Prospective callers received a personalised letter. Originally, we aimed at collecting 5000 speakers, uniformly divided over a large number of cells, defined according to four criteria, viz. (1) geographical region, (2) socioeconomic status, (3) sex, and (4) age. It should be emphasised that the uniform sampling of the cells was mainly motivated by scientific arguments: in order to find the funds for creating the corpus it was necessary to make it attractive for a wide range of linguistic research, including sociolinguistics and dialectology. Perhaps part of the speakers in our corpus will not be heavy users of the automated services that can be developed by means of the Dutch POLYPHONE corpus. However, we trust that a wide coverage of language and speech behavior will lead to applications that are more robust than what could have been obtained with recognisers trained with much more restricted speech material.
Geographical region, operationalised as the province in which the speaker lives, is the best practically feasible approximation to regional accent and dialect background. By sampling provinces, we sidestep the unsolved problems of how many different regional accents should be distinguished and how these should be defined. Due to the very uneven distribution of the population over provinces it appeared to be practically impossible to get equal numbers of speakers from each province [3,4].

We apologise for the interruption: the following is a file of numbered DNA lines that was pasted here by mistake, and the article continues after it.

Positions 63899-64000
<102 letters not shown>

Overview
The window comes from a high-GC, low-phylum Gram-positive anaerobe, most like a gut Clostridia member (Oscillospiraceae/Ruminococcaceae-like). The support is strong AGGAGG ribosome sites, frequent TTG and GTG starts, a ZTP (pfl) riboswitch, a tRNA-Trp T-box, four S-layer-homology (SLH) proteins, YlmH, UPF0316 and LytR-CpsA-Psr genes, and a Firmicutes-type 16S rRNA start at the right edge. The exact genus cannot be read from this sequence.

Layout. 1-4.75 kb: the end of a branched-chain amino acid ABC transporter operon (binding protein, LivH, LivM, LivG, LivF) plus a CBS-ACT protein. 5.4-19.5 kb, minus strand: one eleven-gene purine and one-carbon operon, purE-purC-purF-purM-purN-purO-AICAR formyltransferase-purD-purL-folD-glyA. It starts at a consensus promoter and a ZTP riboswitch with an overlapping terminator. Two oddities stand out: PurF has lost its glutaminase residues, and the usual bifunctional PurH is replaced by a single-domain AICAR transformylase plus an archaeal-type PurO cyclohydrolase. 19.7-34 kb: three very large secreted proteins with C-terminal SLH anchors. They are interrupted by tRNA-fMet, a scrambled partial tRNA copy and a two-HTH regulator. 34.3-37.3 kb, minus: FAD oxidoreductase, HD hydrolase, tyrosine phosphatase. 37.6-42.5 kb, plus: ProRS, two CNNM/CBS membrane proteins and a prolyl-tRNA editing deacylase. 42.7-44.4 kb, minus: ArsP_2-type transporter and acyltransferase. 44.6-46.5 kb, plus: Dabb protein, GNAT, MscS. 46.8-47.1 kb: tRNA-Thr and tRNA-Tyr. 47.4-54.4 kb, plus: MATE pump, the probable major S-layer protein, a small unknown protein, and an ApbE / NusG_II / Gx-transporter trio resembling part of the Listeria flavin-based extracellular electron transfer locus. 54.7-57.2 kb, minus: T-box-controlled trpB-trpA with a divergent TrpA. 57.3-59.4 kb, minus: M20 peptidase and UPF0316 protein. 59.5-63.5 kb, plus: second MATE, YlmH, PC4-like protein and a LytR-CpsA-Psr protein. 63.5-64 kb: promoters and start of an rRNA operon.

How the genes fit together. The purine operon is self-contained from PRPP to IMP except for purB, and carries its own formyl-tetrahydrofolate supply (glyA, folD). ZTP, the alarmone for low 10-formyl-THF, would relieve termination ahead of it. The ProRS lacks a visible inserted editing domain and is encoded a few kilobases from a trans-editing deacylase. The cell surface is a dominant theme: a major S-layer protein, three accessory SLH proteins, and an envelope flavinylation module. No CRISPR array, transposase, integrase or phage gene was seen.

Socioeconomic status is difficult to define, and even more difficult to assess reliably from what respondents are willing to say. We decided to approximate status on the basis of the education level of the respondents. We distinguished three levels, viz. (1) only primary school, (2) secondary school and (3) college/university. Using hindsight, this division was somewhat unfortunate: in formal terms almost every person younger than about 60 has been to school until at least the age of 16, so only a very small proportion of the population falls into the first category. Thus, it is not surprising that we were able to recruit very few speakers who said that they had no more than elementary school. The numbers in the remaining two classes are approximately equal.
We distinguish four age classes, i.e., under 20, between 21 and 40, between 41
and 60, and 61 and older. Information about age is acquired by asking the
respondents for their year of birth. Since we set a minimum age of 16 for
participation, the under 20 group is much smaller than the other
groups. The group of 61 and older is also
underrepresented. The group between 20 and 40 is about 50% larger than the group
between 40 and 60.